Academic journal article Framework

A Historical Overview of NFTVA/BFI Collection Development Policies with Regard to Gender and Nation Questions

Academic journal article Framework

A Historical Overview of NFTVA/BFI Collection Development Policies with Regard to Gender and Nation Questions

Article excerpt

I should state at the outset that, largely because of the far-sightedness of Ernest Lindgren, Curator of the National Film Library/National Film Archive from 1935 to 1973, the NFTVA/BFI policies on acquisition have changed very little since the 1930s. Thus it may seem that I am presenting quite a lot about very little!

I focus on the BFI National Archive's moving image collection, though of course the Book Library and the Stills Posters and Designs department were both originally part of the Archive and had the same basic aims: to represent and reflect moving image culture in Britain.

In 1929, a Commission on Educational & Cultural Films was set up at a conference organized by the British Institute for Adult Education. The commission's remit was to report on, among other things, the establishment of a body to achieve the aims of an earlier report on the use of films in education and the development of public appreciation of films. The commission's report, The Film in National Life,1 which appeared in June 1932, recommended setting up a film institute "to promote the various uses of film as a contribution to national well-being." The British Film Institute (BFI) was thus established in 1933, and its original "Articles and Memoranda of Association" required it to set up and maintain "a national repository of films of permanent value."

The National Film Library (NFL, called the National Film Archive [NFA] from 1955, the National Film and Television Archive [NFTVA] from 1993, and now referred to as the BFI National Archive) was therefore constituted in May 1935, and Ernest Lindgren, who had been the Institute's Education Officer for about a year before that, became its first Curator.

The BFI National Archive is the oldest surviving "generalist" archive to have been set up with public funds. Britain's Imperial War Museum was established in 1920, but is, of course, a specialist collection. The Danes had a royal collection from 1913, while the forerunner of today's Swedish Film Archive began as a personal collection. The collection of the Reichsfilmarchiv, established in 1934, was broken up after the Second World War. The Museum of Modern Art's Department of Film postdates the NFL by a month and receives money from private individuals and foundations. The Mario Ferrari Collection, which later became the Cineteca Italiana, was set up in Milan in 1935, while Henri Langlois's private collection (initially stored in his mother's house) was incorporated as the Cinémathèque Française in 1936.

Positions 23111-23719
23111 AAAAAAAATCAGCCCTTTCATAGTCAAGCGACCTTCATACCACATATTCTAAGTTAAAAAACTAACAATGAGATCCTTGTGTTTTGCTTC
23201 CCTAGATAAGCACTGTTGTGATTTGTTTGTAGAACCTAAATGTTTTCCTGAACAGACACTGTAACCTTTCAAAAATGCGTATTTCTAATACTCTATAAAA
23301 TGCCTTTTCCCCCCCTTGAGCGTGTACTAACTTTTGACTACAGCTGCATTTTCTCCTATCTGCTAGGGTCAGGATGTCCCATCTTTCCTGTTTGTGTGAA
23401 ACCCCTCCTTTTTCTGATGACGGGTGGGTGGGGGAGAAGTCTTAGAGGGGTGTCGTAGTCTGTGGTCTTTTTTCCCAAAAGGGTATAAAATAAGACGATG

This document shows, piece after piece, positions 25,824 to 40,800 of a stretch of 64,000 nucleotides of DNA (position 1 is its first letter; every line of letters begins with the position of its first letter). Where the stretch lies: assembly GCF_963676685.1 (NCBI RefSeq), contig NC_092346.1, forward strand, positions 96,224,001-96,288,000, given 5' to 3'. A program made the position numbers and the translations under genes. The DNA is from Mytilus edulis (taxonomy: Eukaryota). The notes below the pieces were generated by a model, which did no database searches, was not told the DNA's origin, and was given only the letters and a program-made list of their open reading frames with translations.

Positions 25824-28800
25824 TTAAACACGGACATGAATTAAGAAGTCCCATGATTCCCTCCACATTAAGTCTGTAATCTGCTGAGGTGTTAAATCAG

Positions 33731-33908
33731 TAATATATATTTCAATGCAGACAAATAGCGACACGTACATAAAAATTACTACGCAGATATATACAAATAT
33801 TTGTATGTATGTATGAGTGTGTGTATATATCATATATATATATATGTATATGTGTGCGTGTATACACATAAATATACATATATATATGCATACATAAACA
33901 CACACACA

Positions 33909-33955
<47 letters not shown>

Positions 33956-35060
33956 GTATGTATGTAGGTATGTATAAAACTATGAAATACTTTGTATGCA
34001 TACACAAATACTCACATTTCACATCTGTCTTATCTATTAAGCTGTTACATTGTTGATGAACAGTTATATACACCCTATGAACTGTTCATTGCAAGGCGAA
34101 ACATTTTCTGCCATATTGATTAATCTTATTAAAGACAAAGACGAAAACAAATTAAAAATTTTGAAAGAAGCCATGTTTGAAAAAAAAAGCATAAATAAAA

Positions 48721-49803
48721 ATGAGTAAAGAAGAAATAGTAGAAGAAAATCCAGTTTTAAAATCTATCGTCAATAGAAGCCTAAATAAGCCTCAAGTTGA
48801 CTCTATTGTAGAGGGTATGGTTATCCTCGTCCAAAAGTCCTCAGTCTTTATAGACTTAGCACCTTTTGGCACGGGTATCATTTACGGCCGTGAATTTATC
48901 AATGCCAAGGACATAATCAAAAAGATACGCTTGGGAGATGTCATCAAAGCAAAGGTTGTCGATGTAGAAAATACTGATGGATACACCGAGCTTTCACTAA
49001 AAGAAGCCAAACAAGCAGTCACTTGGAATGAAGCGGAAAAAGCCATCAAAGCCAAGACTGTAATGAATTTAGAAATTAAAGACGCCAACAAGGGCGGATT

Ernest Lindgren's view of archiving was very different from that of the directors of some of these other organizations. He believed in the primacy of preservation and long-term survival rather than in collecting films simply in order to screen them. In the beginning, NFL policy was to acquire everything available. The British Film Institute Film Library Committee's "Final Report" (section 3, 5-9)2 outlined a detailed set of proposals for selection of material for the national collection, including "as an example of development in film technique," "as an example of a new, or a particular, scientific process, e.g., Dufay colour, or Technicolor," "as an example of a particular kind of film," "as a characteristic example of national production," and so on. It also suggested that films should be preserved for their subject matter, as "a record of social customs, dress, anthropology, religious ceremony, architecture, furniture." Nonetheless, the report recommended that some system of statutory deposit should be implemented: "It is essential to the success of a National Film Library . . . that a copy of every film shall be at the disposal of the Library." A few paragraphs later, the report stated firmly,

It is clear that the ideal scheme for a national repository is to store all films produced. Any kind of selective system must be unsatisfactory, for the historical value of contemporary events and things is notoriously difficult to assess. …

Search by... Author
Show... All Results Primary Sources Peer-reviewed

Oops!

An unknown error has occurred. Please click the button below to reload the page. If the problem persists, please try again in a little while.